The European Securities and Markets Authority (ESMA) has today published its Annual Report and Supervision Work Programmes(Report) setting out its main areas of supervisory focus for credit rating agencies (CRAs), trade repositories (TRs), and third country central counterparties (CCPs) in the European Union (EU). The Report also details the actions ESMA has taken in 2016 in carrying out its supervisory role.
Steven Maijoor, ESMA Chair, said
“Our supervisory responsibilities are a key part of the EU’s objective in promoting financial stability and protecting investors.
“ESMA’s supervisory work in 2016 resulted in a number of tangible results. Key among these were the launch of the European Ratings Platform providing investors with access to free information on all EU credit ratings under the issuer pays model; a fine of €1.38mn on a CRA for failing to comply with important requirements of the CRA Regulation; our first fine of a trade repository and our recognition of 11 third country CCPs.
“Looking forward to 2017, strategy and governance will be a key theme for both CRAs and trade repositories, particularly in light of the UK exiting the EU. In addition, we will focus on the quality of ratings, internal controls and risk assessment for CRAs, and data quality, technology trends and internal control at trade repositories. Finally, our work on CCPs will focus on recognition requests and a risk analysis framework for existing recognised entities.”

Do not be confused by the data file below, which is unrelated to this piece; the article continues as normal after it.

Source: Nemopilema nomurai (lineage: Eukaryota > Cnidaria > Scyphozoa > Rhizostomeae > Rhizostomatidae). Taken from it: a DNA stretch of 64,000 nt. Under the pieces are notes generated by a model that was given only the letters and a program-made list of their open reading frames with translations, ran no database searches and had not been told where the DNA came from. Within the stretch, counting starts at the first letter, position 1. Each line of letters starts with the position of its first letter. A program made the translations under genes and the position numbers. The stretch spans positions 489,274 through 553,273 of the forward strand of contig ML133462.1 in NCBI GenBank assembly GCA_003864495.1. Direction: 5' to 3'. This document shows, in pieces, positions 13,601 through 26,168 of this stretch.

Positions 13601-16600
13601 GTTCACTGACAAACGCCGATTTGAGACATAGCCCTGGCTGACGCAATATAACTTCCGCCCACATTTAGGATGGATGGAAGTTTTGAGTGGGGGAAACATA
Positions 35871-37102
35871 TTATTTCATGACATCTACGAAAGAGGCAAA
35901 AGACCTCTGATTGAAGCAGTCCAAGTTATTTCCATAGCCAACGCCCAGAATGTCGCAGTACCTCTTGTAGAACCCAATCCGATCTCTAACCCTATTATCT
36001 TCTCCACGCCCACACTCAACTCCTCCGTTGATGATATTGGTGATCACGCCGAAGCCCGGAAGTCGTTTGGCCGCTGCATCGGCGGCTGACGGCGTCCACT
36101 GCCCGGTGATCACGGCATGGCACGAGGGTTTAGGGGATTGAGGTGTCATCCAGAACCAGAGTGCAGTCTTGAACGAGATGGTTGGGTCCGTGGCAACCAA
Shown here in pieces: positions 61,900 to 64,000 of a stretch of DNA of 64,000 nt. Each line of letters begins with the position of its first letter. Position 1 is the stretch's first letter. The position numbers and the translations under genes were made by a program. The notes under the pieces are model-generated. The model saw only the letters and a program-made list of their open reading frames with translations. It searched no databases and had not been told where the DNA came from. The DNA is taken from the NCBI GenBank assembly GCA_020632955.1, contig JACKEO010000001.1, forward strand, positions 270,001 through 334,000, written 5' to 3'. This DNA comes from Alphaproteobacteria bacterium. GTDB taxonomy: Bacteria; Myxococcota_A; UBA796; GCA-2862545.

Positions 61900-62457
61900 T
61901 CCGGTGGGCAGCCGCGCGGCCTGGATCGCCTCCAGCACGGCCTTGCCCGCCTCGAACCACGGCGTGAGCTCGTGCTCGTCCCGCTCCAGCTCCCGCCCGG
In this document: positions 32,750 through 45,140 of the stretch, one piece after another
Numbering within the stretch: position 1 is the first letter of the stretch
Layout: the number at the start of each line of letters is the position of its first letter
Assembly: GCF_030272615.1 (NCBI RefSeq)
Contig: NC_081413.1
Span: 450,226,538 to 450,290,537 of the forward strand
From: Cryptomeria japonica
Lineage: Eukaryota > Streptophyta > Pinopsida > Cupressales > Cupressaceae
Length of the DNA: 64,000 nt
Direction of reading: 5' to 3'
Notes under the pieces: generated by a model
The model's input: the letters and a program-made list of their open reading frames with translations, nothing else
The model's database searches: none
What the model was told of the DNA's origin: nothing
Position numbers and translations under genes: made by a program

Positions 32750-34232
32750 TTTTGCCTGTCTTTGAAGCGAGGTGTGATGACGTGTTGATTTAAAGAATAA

A focus on data quality
For TRs and CRAs, the key supervisory themes identified for 2017 are a result of ESMA’s risk-based supervisory approach. ESMA will continue to focus on the quality of the information produced by TRs – the quality of trade repository data – and its availability, given its critical importance to regulators and overall financial stability.
ESMA will also continue to focus on the quality of credit ratings. In particular, CRAs’ implementation of ESMA’s 2016 Guidelines, which clarify how CRAs should validate and review their methodologies, will be an important part of how ESMA ensures adequate validation practices across CRAs.
Common themes in supervising both CRAs and TRs will include business strategy in light of the UK exiting the EU, governance issues, the implementation of ESMA’s supervisory strategy on fees, internal controls and IT issues and trends.
Third country CCPs
ESMA’s monitoring of third country CCPs reinforces its capacity to identify and assess the related risks to EU investors and to financial stability in the EU. Its priorities for 2017 relate to pending requests by third country CCPs for recognition, as more countries are declared equivalent, and the finalisation of a risk framework to identify priorities for recognised third country CCPs.